The Securities Commission of the Bahamas (where FTX is headquartered) announced they had frozen the assets of FTX and "related parties"—presumably Alameda. They also disclosed that they had suspended FTX's registration, and appointed a provisional liquidator.

The announcement went on to say, "The Commission is aware of public statements suggesting that clients’ assets were mishandled, mismanaged and/or transferred to Alameda Research. Based on the Commission’s information, any such actions would have been contrary to normal governance, without client consent and potentially unlawful."

BlockFi suspends withdrawals

BlockFi had a tough time this past June, floundering after substantial losses in the crypto downturn. They were bailed out by FTX, who extended them a $250 million loan, then shortly after reached a deal that would give them the option to acquire BlockFi, and also extended BlockFi $400 million in revolving credit.

Now, the bailer is the one requiring the bailing, and the possible bailout of FTX by Binance fell through. This means that BlockFi is in a tough and uncertain spot, which is why they announced through Twitter that "until there is further clarity, we are limiting platform activity, including pausing client withdrawals". They also wrote that they had learned about the FTX collapse via Twitter.

BlockFi founder and COO Flori Marquez had tweeted only two days prior, just after the FTX news, that "All BlockFi products are fully operational. BlockFi is an independent business entity. We have a $400MM line of credit from FTX.US (not FTX.com) and will remain an independent entity until at least July 2023. We are processing all client withdrawals."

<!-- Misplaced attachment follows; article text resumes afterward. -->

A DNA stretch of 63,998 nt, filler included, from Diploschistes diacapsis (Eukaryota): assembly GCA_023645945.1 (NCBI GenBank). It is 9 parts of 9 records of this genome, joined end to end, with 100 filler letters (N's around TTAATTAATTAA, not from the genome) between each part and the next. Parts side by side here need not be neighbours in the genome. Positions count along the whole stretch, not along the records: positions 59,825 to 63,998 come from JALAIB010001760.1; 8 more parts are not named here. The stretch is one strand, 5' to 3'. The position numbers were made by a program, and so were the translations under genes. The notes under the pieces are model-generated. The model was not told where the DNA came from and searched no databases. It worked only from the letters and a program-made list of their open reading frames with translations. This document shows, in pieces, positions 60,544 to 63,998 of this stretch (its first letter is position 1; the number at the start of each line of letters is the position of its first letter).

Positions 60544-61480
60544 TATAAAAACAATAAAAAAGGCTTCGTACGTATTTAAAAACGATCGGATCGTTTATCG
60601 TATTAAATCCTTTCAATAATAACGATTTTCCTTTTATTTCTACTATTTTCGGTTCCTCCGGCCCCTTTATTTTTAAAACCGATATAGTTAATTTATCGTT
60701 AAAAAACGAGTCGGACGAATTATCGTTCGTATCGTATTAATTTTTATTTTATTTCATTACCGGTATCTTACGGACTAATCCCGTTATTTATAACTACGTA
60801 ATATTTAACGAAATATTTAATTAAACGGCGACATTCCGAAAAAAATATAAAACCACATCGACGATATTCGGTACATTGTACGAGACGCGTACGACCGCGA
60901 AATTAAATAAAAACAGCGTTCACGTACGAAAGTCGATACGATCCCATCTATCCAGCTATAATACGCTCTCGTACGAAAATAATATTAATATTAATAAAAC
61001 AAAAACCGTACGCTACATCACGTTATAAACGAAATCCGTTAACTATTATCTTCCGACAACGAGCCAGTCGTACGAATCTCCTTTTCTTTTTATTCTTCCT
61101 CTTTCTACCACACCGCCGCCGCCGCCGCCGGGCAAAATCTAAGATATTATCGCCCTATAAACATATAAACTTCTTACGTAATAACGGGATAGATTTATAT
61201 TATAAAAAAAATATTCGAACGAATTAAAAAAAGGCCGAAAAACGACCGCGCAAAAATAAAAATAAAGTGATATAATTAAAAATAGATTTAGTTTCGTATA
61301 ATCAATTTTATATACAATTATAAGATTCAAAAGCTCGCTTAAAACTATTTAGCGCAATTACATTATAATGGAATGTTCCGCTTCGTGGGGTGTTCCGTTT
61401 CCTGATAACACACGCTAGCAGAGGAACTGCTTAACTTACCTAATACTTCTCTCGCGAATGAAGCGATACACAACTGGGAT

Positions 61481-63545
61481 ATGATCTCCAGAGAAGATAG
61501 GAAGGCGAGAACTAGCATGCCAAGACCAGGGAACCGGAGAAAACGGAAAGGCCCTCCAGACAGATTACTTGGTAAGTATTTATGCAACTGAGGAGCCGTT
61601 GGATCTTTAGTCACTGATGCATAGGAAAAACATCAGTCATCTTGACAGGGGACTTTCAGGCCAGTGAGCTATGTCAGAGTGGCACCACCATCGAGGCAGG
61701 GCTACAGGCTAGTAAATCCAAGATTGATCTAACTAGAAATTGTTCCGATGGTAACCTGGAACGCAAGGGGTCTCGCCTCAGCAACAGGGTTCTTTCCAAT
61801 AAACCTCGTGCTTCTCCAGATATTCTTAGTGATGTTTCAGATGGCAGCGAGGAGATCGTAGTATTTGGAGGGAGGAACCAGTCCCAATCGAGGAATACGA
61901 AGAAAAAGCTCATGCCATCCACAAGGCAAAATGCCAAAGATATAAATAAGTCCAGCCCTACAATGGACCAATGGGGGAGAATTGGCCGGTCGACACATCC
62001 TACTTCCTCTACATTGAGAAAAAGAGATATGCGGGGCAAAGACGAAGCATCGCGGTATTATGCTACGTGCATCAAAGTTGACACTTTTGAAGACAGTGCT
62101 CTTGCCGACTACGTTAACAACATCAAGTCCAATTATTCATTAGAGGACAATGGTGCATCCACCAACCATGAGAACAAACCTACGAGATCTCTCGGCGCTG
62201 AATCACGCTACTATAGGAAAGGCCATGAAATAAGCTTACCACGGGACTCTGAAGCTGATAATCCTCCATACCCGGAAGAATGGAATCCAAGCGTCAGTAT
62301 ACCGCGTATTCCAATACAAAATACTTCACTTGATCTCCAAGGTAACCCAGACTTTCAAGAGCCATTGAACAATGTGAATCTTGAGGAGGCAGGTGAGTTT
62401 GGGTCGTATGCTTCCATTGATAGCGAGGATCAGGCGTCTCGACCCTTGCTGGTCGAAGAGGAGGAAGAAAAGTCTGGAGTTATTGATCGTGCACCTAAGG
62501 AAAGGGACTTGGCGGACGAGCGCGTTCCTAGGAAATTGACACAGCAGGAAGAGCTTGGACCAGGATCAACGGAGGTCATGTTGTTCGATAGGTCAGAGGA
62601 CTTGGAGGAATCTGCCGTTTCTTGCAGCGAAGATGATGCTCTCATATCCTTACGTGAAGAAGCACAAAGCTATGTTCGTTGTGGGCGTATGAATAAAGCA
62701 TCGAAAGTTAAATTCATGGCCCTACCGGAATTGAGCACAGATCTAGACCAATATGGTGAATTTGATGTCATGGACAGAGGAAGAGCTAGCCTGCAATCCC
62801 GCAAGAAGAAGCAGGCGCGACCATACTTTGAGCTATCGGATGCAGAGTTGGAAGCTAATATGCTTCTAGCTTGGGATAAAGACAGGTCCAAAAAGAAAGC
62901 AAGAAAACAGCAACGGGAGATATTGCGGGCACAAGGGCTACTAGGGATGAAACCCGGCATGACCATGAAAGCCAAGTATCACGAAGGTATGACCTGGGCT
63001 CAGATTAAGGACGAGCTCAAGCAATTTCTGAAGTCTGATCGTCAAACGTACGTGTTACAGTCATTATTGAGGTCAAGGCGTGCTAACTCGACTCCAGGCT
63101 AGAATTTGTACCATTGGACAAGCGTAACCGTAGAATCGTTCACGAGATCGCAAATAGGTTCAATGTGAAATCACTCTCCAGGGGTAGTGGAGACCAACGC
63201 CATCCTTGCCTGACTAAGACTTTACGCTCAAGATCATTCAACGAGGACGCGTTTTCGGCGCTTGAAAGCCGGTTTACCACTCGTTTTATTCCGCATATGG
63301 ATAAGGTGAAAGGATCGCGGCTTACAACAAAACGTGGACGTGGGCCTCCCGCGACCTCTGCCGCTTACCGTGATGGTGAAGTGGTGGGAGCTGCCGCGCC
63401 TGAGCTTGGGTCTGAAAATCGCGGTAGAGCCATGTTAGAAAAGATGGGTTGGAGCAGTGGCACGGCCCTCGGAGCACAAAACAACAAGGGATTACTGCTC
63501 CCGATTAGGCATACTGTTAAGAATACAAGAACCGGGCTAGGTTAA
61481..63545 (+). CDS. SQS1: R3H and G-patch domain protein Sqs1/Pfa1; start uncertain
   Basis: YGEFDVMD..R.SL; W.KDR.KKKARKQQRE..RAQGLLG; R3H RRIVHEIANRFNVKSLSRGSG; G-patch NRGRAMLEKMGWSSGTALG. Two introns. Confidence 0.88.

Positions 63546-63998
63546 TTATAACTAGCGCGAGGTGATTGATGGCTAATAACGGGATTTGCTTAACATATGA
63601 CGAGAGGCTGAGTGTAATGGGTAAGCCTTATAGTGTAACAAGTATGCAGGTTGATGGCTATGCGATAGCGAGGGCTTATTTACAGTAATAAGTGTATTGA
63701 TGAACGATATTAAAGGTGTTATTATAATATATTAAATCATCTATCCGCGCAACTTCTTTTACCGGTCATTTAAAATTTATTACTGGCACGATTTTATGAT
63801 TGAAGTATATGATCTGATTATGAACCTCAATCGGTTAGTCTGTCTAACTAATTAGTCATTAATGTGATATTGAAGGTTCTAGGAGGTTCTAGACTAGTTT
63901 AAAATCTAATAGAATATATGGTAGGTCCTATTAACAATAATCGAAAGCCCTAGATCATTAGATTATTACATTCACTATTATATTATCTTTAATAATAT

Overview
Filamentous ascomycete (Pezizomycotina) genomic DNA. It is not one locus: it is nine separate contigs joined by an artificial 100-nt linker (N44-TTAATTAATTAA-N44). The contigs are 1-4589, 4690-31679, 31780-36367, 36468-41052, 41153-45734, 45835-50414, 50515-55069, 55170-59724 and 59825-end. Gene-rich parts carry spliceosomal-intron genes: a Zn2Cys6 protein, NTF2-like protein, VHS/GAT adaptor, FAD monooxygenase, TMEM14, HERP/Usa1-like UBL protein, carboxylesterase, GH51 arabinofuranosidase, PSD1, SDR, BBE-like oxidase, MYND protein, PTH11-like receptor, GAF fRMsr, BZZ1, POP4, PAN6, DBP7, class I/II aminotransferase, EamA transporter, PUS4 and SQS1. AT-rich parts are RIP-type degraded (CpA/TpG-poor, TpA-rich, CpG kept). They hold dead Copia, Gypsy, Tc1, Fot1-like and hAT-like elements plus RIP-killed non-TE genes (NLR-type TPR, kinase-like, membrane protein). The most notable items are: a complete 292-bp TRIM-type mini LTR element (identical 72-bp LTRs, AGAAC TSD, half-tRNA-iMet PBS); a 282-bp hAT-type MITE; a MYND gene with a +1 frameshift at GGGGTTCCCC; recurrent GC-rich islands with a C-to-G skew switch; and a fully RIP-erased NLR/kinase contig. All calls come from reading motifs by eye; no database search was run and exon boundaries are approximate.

The Binance/FTX deal is off

It's over as quickly as it started, and it started pretty dang quickly. Binance walked away from the non-binding letter of intent that Binance signed to acquire FTX, which doesn't come as a huge surprise given how much they couched the announcement in caveats that it was subject to due diligence and that Binance could exit any time.

According to Binance, "As a result of corporate due diligence, as well as the latest news reports regarding mishandled customer funds and alleged US agency investigations, we have decided that we will not pursue the potential acquisition of FTX.com."

FTX is really up a creek. Reports suggest that the hole on their balance sheet is looking like $8 billion, a circumstance that is certainly not improving as FTT prices continue to plummet.

There is still no news about what will happen to Alameda, but the SBF-owned quant firm's website has ominously been taken offline.

Iris Energy Bitcoin mining firm close to defaulting on loans of $103 million

Iris Energy, an Australian "sustainable Bitcoin mining company", has announced that they are close to defaulting on loans used to purchase $103 million of Bitcoin mining rigs. These machines depreciate in value quickly, and are currently estimated by the company to be worth $65–$70 million. At the moment, they produce $2 million in gross profit from mining Bitcoin, which is not sufficient for the company to meet the $7 million of loan payments each month.

Core Scientific Bitcoin mining operator warns of missed payments, possible bankruptcy

One of the largest public crypto mining firms in the United States, Core Scientific, filed a notice with the SEC that they would miss upcoming debt payments due in October and November. They also wrote that the company "potentially could seek relief under the applicable bankruptcy or insolvency laws. In the event of a bankruptcy proceeding or insolvency, or restructuring of our capital structure, holders of the Company’s common stock could suffer a total loss of their investment."

Core Scientific blamed their precarious financial situation on "the prolonged decrease in the price of bitcoin, the increase in electricity costs, the increase in the global bitcoin network hash rate and the litigation with Celsius Networks LLC and its affiliates". Bankrupt crypto platform Celsius owes Core Scientific around $5.4 million.

Core Scientific's stock plummeted from around $1 a share to around $0.20 on the news, an 80% decrease. The stock started the year at $10.43 a share, and has decreased in value by 98% year-to-date.

No JavaScript? That's cool too! Check out the Web 1.0 version of the site to see more entries.